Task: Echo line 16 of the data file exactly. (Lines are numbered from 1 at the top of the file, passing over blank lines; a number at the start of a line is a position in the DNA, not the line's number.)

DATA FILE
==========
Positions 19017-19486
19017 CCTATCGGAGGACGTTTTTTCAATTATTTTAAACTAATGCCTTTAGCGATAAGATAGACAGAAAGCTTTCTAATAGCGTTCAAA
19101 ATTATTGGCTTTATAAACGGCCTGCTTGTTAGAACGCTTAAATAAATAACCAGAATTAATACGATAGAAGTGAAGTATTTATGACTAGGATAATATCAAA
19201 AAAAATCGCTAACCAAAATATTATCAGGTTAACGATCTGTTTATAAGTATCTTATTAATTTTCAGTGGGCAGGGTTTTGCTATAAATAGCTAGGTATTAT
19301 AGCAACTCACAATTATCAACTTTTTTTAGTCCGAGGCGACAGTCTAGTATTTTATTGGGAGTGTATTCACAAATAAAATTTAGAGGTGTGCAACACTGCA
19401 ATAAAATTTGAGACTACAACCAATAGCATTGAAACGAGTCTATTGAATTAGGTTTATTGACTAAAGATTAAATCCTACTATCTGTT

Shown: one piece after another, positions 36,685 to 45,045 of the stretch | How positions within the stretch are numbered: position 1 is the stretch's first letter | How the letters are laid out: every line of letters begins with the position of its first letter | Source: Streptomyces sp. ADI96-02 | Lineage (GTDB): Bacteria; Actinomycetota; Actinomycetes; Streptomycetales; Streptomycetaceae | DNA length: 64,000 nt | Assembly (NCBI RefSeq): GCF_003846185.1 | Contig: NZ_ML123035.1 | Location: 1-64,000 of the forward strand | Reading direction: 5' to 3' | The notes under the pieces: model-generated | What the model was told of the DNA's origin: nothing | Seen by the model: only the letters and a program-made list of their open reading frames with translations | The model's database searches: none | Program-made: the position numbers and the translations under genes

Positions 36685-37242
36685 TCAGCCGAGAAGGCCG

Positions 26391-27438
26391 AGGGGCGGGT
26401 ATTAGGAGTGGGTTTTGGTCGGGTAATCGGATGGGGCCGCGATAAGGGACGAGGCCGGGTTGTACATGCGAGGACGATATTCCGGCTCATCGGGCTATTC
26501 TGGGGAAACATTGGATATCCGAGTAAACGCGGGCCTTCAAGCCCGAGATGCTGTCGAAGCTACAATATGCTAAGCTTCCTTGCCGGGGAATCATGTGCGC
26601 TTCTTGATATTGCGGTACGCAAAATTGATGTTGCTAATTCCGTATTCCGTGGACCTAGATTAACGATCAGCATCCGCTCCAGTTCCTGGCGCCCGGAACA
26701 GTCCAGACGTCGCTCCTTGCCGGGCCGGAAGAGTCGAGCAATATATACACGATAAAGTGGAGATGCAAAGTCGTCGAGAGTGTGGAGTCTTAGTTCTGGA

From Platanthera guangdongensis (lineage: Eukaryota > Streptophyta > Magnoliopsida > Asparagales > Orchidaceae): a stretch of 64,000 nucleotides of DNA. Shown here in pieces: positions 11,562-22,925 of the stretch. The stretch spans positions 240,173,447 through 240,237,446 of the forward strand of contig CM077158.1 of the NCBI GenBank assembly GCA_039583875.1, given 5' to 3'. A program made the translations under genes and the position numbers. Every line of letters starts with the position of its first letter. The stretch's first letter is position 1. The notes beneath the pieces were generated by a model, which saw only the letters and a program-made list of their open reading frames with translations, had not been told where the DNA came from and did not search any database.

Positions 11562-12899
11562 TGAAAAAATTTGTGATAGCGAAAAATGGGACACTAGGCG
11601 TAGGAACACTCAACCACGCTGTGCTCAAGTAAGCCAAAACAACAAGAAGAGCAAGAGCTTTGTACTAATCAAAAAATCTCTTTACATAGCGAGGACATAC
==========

From Platanthera guangdongensis (lineage: Eukaryota > Streptophyta > Magnoliopsida > Asparagales > Orchidaceae): a stretch of 64,000 nucleotides of DNA. Shown here in pieces: positions 11,562-22,925 of the stretch. The stretch spans positions 240,173,447 through 240,237,446 of the forward strand of contig CM077158.1 of the NCBI GenBank assembly GCA_039583875.1, given 5' to 3'. A program made the translations under genes and the position numbers. Every line of letters starts with the position of its first letter. The stretch's first letter is position 1. The notes beneath the pieces were generated by a model, which saw only the letters and a program-made list of their open reading frames with translations, had not been told where the DNA came from and did not search any database.